How do you vouch for truth? | In Focus

We all listen to different authorities to when it comes to figuring fact from fiction.

“In… today’s financial backers of research, the only credible goal is power. Scientists, technicians, and instruments are purchased not to find truth, but to augment power.” – A StudySmarter article on Postmodernism.

Truth seems to be in short supply today.

Defining truth has become the battleground for ideologies and political parties. “Truth” relates to how much power it creates. Because of this conflict we have seen the development of “alternative facts”. The question has devolved to whose version of the truth each person decides to believe.

It’s important to examine your source(s) of authority because the decisions you make deeply affect your life.

Evidence-fact orientation

Since many of my friends are into facts and research like I am, they tend to seek out data from reputable sources. Data tends to free us from either/or thinking. Thinking by gravitating towards the extremes is a natural human tendency. Believing that there are only two possible answers—good and bad, right and wrong, usually reflects simplistic thinking. Human life is complex and therefore good solutions will also be complex.

We live in an age where many of us only watch certain channels or social media sites. These sites become the source of our authority. As we have seen with the Dominion Voting Systems vs. Fox News $787.5 million settlement, your sources may be lying to you for their profit and power over facts.

An aged aunt told me that she voted for Donald Trump in the 2016 election because of the Benghazi attack. There were at least seven Republican-led Congressional hearings preceding the election. None showed that Secretary of State Clinton was responsible for the deaths.

Some people assert that Antifa broke into the U.S. Capitol on Jan. 6, 2021 dressed as Trump supporters. I didn’t think it worth my while to inform my aunt that if Antifa had been the ones who sacked the Capitol, then President Trump would have sent out the military to end the riot.

I like to seek out points of view where my natural tendencies and beliefs are contradicted by other perspectives. This approach goes against our confirmation biases where we only seek out views that agree with us. Answers to most of life’s complex questions are usually not simple and easy. Simple solutions are an easy way to gain a sense of certainty which we are wired to seek out.

“My source of authority is me (myself)”

People lie to us. Others give us false or incorrect information, whether intentionally or because that is what they really believe. Falling back upon life’s experiences is what all of us do. We are all shaped and informed by our interpretation of events. Then we apply them to current issues. The problem with this type of thinking is that our application of the past lessons to events in the present is that those experiences may not apply, but they do color what we see.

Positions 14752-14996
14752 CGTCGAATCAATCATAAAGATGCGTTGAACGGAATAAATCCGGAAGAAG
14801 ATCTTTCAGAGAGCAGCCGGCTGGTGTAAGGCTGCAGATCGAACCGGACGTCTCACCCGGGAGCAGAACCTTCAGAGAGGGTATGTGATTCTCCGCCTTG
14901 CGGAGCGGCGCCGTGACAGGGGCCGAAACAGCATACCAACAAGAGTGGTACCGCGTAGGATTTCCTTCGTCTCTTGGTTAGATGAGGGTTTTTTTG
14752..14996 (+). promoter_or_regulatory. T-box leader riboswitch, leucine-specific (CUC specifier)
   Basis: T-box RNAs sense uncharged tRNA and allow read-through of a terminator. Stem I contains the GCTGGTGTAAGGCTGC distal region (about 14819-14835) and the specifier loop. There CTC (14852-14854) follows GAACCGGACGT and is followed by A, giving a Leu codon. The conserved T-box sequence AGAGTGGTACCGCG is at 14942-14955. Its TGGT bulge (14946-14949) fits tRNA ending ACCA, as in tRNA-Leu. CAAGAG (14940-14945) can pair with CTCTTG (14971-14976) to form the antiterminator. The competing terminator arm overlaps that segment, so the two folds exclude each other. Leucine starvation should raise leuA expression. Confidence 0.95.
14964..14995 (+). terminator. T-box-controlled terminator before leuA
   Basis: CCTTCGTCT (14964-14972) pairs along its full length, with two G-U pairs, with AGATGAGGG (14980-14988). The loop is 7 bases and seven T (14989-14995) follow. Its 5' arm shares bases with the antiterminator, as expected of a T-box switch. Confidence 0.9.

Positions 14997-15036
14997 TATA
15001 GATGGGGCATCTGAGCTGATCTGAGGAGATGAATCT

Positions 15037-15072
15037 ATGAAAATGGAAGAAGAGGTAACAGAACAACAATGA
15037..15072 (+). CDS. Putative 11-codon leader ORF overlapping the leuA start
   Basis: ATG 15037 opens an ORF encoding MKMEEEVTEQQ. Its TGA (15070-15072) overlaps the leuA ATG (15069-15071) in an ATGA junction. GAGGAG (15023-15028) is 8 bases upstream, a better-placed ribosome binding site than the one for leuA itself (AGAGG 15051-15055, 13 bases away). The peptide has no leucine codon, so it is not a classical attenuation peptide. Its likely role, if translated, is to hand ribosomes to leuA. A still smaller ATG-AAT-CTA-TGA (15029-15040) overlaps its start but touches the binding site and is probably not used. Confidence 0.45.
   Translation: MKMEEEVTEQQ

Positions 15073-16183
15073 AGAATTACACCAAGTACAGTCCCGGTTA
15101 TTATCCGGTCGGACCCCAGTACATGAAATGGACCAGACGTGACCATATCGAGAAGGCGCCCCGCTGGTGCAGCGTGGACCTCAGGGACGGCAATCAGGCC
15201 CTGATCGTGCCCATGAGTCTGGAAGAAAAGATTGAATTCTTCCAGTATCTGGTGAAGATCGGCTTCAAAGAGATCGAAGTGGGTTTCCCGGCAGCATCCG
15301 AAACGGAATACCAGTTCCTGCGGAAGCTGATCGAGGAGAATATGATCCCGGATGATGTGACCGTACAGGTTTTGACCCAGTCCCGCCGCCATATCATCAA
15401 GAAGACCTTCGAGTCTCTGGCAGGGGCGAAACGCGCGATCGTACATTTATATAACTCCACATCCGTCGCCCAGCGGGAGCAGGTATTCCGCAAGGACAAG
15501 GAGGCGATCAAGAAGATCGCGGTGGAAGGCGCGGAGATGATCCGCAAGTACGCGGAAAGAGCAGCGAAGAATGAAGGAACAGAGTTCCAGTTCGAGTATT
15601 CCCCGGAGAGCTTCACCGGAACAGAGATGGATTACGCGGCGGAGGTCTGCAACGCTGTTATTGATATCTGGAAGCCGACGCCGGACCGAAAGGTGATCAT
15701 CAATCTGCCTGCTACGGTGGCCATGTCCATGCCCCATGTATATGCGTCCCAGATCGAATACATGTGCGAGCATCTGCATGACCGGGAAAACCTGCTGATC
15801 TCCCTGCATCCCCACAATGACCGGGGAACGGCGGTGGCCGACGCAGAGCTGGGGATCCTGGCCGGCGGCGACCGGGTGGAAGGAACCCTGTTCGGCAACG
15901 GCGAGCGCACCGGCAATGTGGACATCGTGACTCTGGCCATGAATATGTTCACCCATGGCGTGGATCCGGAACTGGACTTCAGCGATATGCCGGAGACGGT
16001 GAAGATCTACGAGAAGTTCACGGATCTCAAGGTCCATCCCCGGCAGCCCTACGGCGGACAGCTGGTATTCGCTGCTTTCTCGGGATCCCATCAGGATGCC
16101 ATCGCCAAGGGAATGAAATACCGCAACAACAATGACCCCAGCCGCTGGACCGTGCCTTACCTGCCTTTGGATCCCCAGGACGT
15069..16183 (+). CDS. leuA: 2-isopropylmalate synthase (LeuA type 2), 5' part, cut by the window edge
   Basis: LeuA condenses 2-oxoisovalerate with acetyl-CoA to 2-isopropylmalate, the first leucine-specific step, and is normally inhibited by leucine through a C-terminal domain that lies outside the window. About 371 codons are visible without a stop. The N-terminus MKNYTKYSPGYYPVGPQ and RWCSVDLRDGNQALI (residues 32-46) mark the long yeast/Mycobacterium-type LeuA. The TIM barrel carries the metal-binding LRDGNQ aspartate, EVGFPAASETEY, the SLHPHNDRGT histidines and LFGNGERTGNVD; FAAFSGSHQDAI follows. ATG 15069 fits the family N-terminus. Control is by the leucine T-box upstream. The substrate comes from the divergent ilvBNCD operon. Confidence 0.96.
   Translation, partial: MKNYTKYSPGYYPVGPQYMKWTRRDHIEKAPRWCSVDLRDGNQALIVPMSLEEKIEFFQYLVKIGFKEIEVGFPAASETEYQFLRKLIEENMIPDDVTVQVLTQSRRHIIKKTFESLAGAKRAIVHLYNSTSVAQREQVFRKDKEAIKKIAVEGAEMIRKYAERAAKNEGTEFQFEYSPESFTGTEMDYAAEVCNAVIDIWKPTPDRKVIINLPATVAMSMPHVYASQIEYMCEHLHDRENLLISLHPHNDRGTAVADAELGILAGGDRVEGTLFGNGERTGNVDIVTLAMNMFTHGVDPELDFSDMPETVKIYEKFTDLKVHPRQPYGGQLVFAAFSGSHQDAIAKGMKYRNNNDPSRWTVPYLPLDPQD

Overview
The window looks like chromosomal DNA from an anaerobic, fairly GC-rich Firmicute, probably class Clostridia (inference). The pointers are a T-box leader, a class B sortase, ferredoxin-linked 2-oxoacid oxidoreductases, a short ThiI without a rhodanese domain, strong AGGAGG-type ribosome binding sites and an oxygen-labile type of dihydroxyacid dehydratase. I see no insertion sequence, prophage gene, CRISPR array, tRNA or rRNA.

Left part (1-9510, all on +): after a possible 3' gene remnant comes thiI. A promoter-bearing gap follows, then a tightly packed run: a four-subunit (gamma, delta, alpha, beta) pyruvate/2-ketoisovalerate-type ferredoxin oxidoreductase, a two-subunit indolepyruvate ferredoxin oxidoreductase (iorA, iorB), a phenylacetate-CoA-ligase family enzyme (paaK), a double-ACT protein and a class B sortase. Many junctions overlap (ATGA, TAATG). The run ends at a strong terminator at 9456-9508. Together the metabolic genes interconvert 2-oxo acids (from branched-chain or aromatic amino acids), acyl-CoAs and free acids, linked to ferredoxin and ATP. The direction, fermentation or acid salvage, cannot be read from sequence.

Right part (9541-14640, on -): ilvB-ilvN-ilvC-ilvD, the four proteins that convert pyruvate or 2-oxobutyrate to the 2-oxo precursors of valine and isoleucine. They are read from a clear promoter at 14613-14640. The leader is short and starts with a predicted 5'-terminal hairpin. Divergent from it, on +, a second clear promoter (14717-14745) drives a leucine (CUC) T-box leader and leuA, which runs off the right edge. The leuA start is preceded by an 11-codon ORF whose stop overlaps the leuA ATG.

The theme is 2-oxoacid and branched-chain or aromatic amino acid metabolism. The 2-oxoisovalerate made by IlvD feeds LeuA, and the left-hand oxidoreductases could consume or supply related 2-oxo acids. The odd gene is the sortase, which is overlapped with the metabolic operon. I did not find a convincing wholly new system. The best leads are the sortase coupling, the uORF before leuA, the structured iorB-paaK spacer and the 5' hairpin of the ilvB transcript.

On several occasions, as a history teacher, I had someone come into my classes and start an argument with me. After the person left, I asked my students to write down what they saw and heard, and what the person was wearing.

The variety of answers was amazing! Some students took my side; others favored the intruder. Descriptions of what the intruder wore and looked like varied greatly. All of their observations were colored by their life experiences and their feelings about me. Those life experiences became their source of authority.

Listening to your gut

We all have intuition—feelings based not on logic, but upon what our emotions tell us. Intuition cannot be explained logically. We just have these feelings. Some turn out to be correct. Others not so much.

We have two separate parts of our brains: the logical/analytic side and the intuitive side. Being able to listen to both perspectives is important. Sometimes I wake up in the middle of the night with the feeling that I should do/not do something. The feeling is very strong—until I’m more awake and can use the analytical part of my brain to think it through. Sometimes I follow its advice. At other times I dismiss the thoughts as nonsense brought about by subconscious fears that arise because the thinking part of my brain is asleep.

All of these approaches can and do become part of our source(s) of authority. All three can be both valid and sound—they are true and rational and they protect us—or not. Becoming aware of these sources makes us better able to decide what to believe and what to do. Be careful about the source(s) of your authority. Don’t give your power away too easily.